Rings Versus Clicks: Why You Should Listen To Your Coins

By Victor Bozarth for PCGS ……

One of the biggest volume purchases in most coin shops is that of pre-1965 90% silver U.S. coinage. Depending on the prevailing winds of the bullion markets, the volume (both bought and sold) can be a proverbial trickle or metaphorical flood. The silver price itself is usually a good indicator of volume. If the price for silver is high, usually the volume increases.

There have been several strong silver markets over the last five decades. Because 90% silver coinage is a popular item generally sold in face value (“FV”) quantity, an accurate count is vital. Not only are many shops equipped with mechanical coin counters, but some bigger shops have both computerized counting machines and current bid and ask prices posted on a digital bulletin board.

Early coin-counting devices were purely mechanical with a hand crank on the side. Today’s models are computerized and even count and sort different denominations. The basic principle is for both the dealer and customer to have an accurate count to consummate the deal. Hand counts are often wrong, and the time involved is cost-prohibitive.

All of this is straightforward, but how do you make sure you’re only counting 90% silver coinage? When using a coin counter, how do you detect those coins that are not 90% silver?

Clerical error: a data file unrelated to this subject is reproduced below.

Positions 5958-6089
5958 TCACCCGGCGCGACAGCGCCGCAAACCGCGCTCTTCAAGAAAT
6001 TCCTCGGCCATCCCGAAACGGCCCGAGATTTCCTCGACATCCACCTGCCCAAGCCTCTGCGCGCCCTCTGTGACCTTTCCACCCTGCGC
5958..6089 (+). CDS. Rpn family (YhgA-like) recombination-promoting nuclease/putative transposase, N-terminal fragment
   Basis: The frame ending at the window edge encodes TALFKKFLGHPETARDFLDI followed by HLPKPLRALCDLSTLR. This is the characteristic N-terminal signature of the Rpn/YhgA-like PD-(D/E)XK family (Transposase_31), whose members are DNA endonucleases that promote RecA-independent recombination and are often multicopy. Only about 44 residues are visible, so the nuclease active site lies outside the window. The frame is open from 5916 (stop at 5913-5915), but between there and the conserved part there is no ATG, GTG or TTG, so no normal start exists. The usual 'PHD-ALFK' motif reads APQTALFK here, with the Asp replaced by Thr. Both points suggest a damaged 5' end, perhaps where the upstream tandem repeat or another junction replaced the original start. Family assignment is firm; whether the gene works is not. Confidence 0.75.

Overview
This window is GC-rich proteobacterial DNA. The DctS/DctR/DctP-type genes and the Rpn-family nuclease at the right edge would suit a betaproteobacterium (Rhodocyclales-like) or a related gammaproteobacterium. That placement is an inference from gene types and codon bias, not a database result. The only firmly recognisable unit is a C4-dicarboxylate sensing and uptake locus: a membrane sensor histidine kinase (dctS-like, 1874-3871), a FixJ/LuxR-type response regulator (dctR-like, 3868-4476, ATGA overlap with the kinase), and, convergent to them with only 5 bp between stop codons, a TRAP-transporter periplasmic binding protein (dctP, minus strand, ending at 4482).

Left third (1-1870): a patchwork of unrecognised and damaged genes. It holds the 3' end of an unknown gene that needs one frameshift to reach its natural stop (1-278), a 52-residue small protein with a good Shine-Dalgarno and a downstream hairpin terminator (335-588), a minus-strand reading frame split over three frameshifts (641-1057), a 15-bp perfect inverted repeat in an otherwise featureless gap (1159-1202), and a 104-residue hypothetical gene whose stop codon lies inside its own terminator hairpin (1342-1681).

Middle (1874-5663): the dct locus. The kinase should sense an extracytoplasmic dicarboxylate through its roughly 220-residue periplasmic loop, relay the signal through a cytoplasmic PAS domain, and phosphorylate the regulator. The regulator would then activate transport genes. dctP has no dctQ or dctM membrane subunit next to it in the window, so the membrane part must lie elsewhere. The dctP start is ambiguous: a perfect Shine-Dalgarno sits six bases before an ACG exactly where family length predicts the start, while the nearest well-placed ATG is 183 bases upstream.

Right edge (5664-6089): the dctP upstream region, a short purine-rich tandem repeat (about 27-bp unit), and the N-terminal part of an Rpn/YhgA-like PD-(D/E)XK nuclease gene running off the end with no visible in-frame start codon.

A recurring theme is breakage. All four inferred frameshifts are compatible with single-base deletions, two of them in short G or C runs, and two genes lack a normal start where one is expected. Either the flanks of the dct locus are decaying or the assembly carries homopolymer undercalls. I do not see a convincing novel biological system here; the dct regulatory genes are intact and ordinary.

Often, clad and 40% silver coinage is mixed in with the 90% silver. Clad coinage is obvious with the sandwich-metal appearance easily visible on the edge of the coin. The time involved to inspect each coin is often inhibitory cost-wise. But, what do you do with those 40% silver coins lacking the apparent orange edge ring most associated with copper-nickel clad coins? You can sort them by date, e.g. 1965 to 1969 Kennedy half dollars are 40% silver and do not have the distinctive sandwich-edge look.

One of the tools some dealers use to catch clad coinage (in their 90% silver counts) is aural resonance. Silver rings, while clad coins click. The resonance of the silver versus that of a clad coin going through a counter is distinctive to the machine being used. Not only do different silver denominations have a different ring, but 40% silver halves ring with a slightly different resonance. Clad coins click! The distinctive difference between the flat tone click of a clad coin versus the melodious ring of silver coins is quite different. Silver coins ring!

That distinctive difference in the resonance can be quite an asset to a dealer or collector. Clad coins that make a clicking sound are usually worth face value and carry no premium. Silver coins that ring generally carry a premium. Additionally, this resonance can be quite helpful when looking at a coin that is not clearly identifiable as far as the type of metal used. Generally, if a pre-1965 silver coin clicks, its authenticity is questionable.

I learned the silver resonance (or “ring”) trick early in my collecting career. I was sorting through a dealer’s bargain (“junk”) box and pulled out a coin I knew was worth a lot more than the “Two for $1” price written on the side of the box. I was in my early teens, and the nuances of most counterfeit coins were still a mystery to me. But, I knew at almost a gut level that something was wrong/bad/off about this bargain. I can’t remember the date or type of coin, but when I set the coin on top of the dealer’s showcase, it didn’t ring. I put the coin back and thanked the dealer for allowing me to look.

Later that evening, one of my dealer mentors named Bud Benson from the Kansas City area explained the ring or resonance trick. Of course, this isn’t really a trick at all – it’s just another example of how knowledge is king in any business. In the years since I’ve often used this tool to avoid problem/counterfeit coins.